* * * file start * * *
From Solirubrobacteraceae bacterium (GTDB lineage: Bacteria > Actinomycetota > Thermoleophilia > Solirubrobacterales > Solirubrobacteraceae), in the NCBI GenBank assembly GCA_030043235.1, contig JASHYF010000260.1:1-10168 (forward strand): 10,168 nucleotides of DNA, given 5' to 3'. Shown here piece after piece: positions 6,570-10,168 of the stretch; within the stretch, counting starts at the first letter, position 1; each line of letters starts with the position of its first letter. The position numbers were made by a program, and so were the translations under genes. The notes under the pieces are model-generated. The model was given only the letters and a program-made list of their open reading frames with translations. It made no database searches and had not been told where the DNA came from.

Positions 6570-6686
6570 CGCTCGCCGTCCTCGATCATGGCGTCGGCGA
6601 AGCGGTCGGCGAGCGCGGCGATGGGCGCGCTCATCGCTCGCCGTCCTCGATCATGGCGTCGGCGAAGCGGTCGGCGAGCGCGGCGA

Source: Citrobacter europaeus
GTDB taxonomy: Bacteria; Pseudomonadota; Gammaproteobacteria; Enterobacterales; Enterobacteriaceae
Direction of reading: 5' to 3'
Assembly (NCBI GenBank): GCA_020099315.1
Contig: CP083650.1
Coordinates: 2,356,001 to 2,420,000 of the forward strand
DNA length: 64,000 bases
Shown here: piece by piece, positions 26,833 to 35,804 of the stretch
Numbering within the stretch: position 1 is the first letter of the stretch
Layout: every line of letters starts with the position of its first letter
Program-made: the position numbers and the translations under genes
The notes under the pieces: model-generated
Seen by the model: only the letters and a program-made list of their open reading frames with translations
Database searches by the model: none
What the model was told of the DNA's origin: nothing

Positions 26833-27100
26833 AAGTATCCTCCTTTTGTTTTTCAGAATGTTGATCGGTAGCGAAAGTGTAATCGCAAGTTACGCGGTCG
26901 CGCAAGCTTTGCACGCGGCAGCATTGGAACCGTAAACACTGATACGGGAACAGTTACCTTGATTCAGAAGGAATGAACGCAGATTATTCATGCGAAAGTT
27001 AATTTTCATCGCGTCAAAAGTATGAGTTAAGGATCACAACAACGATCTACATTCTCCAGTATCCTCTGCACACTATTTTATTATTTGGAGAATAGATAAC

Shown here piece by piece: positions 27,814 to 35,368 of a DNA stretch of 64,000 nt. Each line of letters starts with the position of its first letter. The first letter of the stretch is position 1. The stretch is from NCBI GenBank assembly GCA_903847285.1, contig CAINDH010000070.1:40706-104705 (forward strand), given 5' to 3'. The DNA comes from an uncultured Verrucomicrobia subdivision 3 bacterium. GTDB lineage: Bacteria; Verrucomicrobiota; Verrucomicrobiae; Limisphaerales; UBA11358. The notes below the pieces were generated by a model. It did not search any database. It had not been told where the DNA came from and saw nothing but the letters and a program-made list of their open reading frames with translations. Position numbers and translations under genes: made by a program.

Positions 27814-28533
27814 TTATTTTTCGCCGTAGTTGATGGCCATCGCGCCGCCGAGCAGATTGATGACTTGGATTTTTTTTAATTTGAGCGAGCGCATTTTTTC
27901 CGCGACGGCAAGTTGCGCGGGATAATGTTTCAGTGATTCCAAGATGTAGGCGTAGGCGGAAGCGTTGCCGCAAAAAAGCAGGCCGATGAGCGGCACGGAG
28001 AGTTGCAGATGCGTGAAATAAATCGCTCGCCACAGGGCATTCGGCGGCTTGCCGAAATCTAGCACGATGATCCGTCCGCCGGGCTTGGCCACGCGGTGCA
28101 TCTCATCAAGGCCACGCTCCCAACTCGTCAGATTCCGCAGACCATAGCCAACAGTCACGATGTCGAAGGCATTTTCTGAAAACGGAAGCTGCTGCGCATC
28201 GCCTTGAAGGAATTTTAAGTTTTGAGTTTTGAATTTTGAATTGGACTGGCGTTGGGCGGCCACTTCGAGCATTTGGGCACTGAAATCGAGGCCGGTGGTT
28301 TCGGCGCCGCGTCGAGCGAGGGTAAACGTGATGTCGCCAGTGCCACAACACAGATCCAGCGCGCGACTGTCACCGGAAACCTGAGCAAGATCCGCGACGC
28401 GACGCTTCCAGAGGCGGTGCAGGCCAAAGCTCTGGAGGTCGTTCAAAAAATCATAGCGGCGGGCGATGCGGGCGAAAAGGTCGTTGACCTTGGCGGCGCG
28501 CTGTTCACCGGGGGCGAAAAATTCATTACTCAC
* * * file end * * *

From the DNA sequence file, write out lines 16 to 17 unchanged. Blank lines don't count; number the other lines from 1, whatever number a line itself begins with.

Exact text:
The notes under the pieces: model-generated
Seen by the model: only the letters and a program-made list of their open reading frames with translations